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 To Kill A Mockingbird by Harper Lee

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PostSubject: To Kill A Mockingbird by Harper Lee   Sat Jul 09, 2011 9:32 pm

I came to this book fresh because, incredibly, I have yet to see the movie upon which it is based.

I was familiar with the basic storyline. Yet the part I had heard about, where Atticus Finch defends a black man accused of raping a white woman in Alabama in the 1930's, was not nearly as prominent in the book as I thought it would be. Instead the novel was about the lawyer's relationship with his children, Scout and Jem. Which I thought made it a pretty decent book.

The book is told from the first person POV of Scout, the young daughter. And I must say that I love this character. She is earnest and forthright, a tomboy who would just as soon beat up a boy as look at him. I loved her voice throughout this entire novel. She has to deal with a brother who has one foot in adolescence, the disapproval of many of the "ladies" of the town (with the exception of one) who feel she is running too wild and will never grow up to be respectable, and of course the immense and ingrained racism of her Southern town.

This story is told with an honest eye by Harper Lee. She encapsulated the American South as she lived it during this time period. Therefore the "N" word is used early and often. It is so prevalent that the reader almost ceases to notice it after a while. Even Scout uses it, although both her and her father Atticus both agree it is an ugly and "common" word.

Atticus is a character who is the very embodiment of the word "integrity". He treats his children and the townspeople with fairness and equality, and expects the same in return. He defends the accused black man, Tom Robinson, to the best of his abilities, and because he does this instead of just defending him as little as possible, he earns the ire of many of the townsfolk, and the hatred of the family whose daughter is accusing Robinson of rape. Yet he perseveres, and shows his two young children the proper way to go through life. Of course the hatred of the other family, the Ewells, comes to a climax at the end.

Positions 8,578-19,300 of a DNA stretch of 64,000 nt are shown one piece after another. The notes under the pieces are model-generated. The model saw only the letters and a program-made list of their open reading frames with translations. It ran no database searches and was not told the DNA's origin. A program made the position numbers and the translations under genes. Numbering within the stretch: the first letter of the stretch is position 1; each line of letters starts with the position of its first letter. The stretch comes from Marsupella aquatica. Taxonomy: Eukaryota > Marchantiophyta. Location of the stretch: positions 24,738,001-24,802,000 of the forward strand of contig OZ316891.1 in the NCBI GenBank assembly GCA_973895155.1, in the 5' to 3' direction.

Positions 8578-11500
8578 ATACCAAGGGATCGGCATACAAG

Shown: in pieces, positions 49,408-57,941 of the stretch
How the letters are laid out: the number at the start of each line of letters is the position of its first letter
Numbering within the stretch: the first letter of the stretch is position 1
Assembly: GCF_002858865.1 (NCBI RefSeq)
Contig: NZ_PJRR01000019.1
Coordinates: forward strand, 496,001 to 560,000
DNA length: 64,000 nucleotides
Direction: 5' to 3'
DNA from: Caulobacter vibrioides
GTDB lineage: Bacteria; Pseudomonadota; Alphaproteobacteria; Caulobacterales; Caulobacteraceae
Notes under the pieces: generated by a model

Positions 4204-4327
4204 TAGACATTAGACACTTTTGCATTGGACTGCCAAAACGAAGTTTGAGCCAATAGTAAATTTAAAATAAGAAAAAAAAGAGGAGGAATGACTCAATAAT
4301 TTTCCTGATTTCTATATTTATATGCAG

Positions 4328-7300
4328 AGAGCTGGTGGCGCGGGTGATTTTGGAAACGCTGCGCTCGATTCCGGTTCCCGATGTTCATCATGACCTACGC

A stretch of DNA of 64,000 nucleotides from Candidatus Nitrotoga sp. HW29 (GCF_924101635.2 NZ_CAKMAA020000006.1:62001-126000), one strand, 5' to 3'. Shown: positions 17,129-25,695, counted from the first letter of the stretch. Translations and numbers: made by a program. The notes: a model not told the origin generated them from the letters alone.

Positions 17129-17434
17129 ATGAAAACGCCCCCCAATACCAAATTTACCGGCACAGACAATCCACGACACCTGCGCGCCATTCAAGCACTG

There are only two things that I wish could have been expounded upon. One is Boo Radley. For a character that figured so prominently (in absent form) throughout the novel, he doesn't appear until the very end. Granted, this added to the impact of the scene, but I wish his character could have been explored more.

Another character who I think could have been explored more is Atticus himself. I know this story is told first-person by Scout, which would have made it difficult, but we are given tantalizing glimpses into Atticus's past, especially the scene where he shoots a rabid dog coming down the street. There is more to this man than meets the eye, but it is never explored. I thought that was a real shame.

All in all I thought this was a very good book, well worth reading. It is a shame that Harper Lee wrote only this one novel (supposedly just as autobiographical as fictional, but who knows for certain). Still it is recommended.

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PostSubject: Re: To Kill A Mockingbird by Harper Lee   Sun Jul 10, 2011 9:24 pm

I agree about the description of the South. Recently I have read several stories, all taking place in the Southern USA, and "To kill a mockingbird" captures perfectly my (doubtlessly clich├ęd) idea of Southern life. I, however, did not like the plot too much. For the most part, it felt like a description of what my summers were like when I was a child - playing, running around, encountering people. Yes, that is important, but it isn't enough to fill my idea of a capturing tale.

I felt that the trial came in rather late. But when it did - boy, did I have goosebumps. I don't know if it is because I grew up in Germany where we are sort of implanted with a fascist-ideas-detection-system from our infancy, but I tend to react very strongly towards anything racist. I thought this part was absolutely brilliant, and I would have liked to hear about the particulars in greater detail.

So, all in all I'd give it... I don't know, three stars maybe? Smile

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